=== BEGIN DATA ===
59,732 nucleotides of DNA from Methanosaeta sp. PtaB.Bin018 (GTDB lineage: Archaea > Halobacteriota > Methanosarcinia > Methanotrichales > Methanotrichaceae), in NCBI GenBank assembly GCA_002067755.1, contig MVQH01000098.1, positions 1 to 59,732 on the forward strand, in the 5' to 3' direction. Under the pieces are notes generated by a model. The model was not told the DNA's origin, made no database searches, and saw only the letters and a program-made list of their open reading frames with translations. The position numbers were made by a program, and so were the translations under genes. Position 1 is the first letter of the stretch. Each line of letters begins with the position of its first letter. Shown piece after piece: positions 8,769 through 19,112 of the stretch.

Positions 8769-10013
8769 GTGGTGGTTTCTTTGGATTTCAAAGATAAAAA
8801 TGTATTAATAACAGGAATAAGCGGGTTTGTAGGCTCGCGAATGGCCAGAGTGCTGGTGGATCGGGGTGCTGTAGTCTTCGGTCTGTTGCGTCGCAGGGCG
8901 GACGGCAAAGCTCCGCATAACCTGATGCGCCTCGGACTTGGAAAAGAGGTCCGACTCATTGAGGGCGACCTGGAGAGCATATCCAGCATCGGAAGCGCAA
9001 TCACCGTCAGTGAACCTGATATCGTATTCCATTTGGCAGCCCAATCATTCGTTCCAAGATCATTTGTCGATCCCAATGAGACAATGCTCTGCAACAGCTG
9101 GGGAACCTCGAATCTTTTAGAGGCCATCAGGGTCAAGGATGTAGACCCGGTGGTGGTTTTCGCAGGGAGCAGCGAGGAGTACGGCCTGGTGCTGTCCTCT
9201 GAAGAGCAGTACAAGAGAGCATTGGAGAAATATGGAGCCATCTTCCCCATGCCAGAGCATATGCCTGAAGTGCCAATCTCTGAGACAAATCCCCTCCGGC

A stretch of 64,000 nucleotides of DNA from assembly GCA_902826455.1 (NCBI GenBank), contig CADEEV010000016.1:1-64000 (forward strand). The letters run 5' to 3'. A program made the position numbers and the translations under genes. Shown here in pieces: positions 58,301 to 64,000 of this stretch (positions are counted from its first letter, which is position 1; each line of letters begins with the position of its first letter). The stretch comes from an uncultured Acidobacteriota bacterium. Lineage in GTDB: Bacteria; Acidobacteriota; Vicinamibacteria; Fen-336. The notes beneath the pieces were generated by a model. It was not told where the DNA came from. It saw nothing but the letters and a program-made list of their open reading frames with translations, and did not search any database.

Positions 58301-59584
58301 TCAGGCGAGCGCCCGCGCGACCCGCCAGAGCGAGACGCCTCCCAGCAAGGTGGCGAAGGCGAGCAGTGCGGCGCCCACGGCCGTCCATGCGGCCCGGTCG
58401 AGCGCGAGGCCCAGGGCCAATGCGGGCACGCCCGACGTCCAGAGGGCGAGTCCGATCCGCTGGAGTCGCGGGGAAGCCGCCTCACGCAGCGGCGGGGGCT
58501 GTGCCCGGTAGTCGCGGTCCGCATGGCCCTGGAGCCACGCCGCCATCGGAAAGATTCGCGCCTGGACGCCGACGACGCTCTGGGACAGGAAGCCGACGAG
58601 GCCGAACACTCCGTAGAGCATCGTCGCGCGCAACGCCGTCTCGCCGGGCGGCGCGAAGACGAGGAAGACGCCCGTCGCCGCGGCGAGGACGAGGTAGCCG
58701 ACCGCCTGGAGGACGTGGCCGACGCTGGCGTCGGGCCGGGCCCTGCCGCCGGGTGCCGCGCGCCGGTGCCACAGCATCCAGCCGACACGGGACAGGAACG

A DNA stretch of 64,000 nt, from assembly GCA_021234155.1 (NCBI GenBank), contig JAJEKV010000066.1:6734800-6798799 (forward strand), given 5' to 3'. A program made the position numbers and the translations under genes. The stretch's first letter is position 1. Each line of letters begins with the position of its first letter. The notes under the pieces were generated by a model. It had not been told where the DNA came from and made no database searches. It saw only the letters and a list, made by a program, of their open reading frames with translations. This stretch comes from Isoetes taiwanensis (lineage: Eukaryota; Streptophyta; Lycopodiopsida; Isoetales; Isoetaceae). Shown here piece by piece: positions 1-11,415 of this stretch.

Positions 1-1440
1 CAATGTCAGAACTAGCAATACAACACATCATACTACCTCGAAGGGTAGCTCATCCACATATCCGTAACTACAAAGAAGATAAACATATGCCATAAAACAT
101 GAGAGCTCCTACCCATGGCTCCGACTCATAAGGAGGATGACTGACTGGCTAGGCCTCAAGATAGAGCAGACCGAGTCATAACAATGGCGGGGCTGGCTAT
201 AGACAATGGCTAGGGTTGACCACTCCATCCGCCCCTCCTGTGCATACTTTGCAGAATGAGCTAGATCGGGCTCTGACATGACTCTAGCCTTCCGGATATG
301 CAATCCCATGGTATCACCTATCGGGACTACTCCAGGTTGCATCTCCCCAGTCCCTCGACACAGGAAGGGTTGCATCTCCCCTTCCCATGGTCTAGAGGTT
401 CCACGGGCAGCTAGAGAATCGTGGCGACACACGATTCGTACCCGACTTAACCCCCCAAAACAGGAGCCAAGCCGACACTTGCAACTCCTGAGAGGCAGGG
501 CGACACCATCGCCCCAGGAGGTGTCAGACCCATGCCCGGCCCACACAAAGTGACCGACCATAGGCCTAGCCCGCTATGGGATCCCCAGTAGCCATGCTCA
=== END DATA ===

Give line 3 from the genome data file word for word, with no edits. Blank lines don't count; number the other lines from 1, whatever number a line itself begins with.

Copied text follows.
8769 GTGGTGGTTTCTTTGGATTTCAAAGATAAAAA